Metabotropic group II glutamate receptors in the basolateral amygdala mediate cue-triggered increases in incentive motivation
Article [Accepted Manuscript]
Is part ofPsychopharmacology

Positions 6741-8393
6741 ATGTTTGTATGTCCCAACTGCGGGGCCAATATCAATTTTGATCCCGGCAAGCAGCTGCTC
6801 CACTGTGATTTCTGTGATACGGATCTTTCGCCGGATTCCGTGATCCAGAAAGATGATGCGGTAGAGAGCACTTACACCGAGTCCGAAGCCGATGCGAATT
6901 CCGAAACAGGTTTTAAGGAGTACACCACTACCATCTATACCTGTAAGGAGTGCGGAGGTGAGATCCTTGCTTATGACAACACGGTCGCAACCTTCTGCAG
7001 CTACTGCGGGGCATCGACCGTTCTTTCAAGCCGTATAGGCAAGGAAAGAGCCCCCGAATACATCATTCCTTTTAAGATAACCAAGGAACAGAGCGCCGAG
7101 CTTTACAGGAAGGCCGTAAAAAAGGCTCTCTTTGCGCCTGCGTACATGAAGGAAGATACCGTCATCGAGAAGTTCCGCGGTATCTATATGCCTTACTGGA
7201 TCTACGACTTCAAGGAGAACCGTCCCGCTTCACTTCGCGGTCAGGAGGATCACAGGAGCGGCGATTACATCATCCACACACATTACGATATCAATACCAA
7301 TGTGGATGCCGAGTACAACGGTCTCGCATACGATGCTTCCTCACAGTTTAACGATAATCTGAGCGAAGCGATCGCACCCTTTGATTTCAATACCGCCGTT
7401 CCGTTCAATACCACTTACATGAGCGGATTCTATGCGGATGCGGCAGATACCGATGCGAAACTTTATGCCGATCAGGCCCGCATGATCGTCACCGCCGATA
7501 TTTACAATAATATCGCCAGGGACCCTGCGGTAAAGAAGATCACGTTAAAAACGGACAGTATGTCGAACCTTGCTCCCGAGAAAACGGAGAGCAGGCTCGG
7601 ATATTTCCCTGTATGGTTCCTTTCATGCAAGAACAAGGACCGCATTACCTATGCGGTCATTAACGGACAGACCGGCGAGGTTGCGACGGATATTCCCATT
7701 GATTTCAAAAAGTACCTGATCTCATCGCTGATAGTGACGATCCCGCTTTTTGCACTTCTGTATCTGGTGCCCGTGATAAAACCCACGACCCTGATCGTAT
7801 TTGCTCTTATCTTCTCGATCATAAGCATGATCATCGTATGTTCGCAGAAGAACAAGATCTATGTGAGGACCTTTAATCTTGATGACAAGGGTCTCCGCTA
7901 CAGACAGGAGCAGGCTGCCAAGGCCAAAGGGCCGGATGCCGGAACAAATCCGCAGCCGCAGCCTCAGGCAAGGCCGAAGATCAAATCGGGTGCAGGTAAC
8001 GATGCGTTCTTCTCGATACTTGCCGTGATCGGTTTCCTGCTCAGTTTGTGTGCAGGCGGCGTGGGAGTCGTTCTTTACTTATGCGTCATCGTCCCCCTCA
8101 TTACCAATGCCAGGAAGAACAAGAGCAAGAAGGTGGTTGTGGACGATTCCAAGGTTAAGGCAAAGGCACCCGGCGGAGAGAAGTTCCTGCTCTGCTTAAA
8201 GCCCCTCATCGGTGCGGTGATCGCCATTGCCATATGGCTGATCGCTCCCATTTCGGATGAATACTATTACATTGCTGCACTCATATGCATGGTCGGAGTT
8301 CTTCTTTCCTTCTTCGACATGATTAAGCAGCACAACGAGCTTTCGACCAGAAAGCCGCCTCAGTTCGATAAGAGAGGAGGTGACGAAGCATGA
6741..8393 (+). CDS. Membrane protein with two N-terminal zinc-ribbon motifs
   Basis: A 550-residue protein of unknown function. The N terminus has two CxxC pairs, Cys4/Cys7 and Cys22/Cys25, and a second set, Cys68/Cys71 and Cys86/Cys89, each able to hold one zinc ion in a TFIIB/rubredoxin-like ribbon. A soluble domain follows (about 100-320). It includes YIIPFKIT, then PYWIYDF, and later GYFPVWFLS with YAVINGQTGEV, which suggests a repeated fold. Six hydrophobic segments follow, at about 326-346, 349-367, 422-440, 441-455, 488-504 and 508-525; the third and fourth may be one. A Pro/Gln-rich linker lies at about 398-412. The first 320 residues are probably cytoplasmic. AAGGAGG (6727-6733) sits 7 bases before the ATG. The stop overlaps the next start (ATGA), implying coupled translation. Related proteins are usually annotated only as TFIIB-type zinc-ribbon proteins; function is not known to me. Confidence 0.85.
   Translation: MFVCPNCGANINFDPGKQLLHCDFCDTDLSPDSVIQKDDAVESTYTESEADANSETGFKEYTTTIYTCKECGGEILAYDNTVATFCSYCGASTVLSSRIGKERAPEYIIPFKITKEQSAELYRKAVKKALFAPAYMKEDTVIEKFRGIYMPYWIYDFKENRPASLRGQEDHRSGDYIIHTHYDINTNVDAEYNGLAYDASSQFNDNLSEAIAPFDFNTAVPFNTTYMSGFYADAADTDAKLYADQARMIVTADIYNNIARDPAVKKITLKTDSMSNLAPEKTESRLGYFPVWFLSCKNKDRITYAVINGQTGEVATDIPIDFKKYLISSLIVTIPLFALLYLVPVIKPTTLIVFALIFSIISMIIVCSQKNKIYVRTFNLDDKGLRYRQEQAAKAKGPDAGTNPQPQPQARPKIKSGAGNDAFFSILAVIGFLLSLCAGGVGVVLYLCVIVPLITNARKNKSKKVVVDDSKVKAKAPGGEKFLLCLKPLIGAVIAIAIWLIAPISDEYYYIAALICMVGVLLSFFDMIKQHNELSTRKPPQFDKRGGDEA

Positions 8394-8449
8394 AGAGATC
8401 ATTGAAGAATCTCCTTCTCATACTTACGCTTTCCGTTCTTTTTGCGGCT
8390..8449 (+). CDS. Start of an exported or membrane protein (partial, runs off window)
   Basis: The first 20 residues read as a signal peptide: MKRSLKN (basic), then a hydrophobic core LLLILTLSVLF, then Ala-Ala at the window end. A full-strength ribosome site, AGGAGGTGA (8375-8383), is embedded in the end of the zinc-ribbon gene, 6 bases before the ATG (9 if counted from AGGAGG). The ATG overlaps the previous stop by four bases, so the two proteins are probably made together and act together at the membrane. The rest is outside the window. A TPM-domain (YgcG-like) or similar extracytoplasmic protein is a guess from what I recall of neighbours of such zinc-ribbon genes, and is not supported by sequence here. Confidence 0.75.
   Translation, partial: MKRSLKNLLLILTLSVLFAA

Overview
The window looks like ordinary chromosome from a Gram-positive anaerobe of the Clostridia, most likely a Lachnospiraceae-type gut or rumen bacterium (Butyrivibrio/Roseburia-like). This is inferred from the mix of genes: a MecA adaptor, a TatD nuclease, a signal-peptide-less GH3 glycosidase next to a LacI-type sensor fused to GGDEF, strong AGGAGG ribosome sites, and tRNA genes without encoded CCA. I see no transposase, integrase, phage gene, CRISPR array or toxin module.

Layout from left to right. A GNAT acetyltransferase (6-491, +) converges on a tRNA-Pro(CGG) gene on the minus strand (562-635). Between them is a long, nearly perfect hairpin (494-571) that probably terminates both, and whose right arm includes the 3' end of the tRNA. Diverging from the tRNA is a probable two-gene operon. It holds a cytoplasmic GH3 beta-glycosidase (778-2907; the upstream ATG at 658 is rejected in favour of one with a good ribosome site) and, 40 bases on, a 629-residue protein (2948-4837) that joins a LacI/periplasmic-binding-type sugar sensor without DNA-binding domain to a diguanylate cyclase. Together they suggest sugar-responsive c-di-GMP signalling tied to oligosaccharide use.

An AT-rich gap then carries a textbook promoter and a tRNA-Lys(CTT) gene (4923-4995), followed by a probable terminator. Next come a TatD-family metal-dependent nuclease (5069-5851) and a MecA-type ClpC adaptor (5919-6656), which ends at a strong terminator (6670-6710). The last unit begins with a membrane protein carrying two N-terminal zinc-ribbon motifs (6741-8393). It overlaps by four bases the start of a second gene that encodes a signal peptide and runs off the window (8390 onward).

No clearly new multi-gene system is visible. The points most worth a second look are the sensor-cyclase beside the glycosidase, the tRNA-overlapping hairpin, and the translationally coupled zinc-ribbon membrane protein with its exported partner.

Rationale: Reward-associated cues can trigger incentive motivation for reward and invigorate reward-seeking behaviour via Pavlovian-to-instrumental transfer (PIT). Glutamate signaling within the basolateral amygdala (BLA) modulates cue-triggered increases in incentive motivation. However, the role of BLA metabotropic group II glutamate (mGlu2/3) receptors is largely unknown. Objectives: In Experiment 1, we characterized cue-triggered increases in incentive motivation for water reward using the PIT paradigm. In Experiment 2, we assessed the influence of intra-BLA microinjections of the mGlu2/3 receptor agonist LY379268 on this effect. Methods: Water-restricted male Sprague-Dawley rats learned to press a lever for water. Separately, they learned to associate one of two auditory cues with free water. On test days, rats could lever press under extinction conditions (no water), with intermittent, non-contingent CS+ and CS- presentations. In Experiment 1, rats were tested under baseline conditions. In Experiment 2, rats received intra-BLA microinjections of LY379268 (0, 3 and 6 [Formula: see text]g/hemisphere) before testing. Results: Across experiments, CS+, but not CS-, presentations increased water-associated lever pressing during testing, even though responding was reinforced neither by water nor the CS+. Intra-BLA LY379268 abolished both CS+ potentiated pressing on the water-associated lever and CS+ evoked conditioned approach to the site of water delivery. LY379268 did not influence locomotion or instrumental and Pavlovian response rates during intervals between CS presentations or during the CS-, indicating no motor effects. Conclusions: mGlu2/3 receptor activity in the BLA mediates cue-triggered potentiation of incentive motivation for reward, suppressing both cue-induced increases in instrumental pursuit of the reward and anticipatory approach behaviour.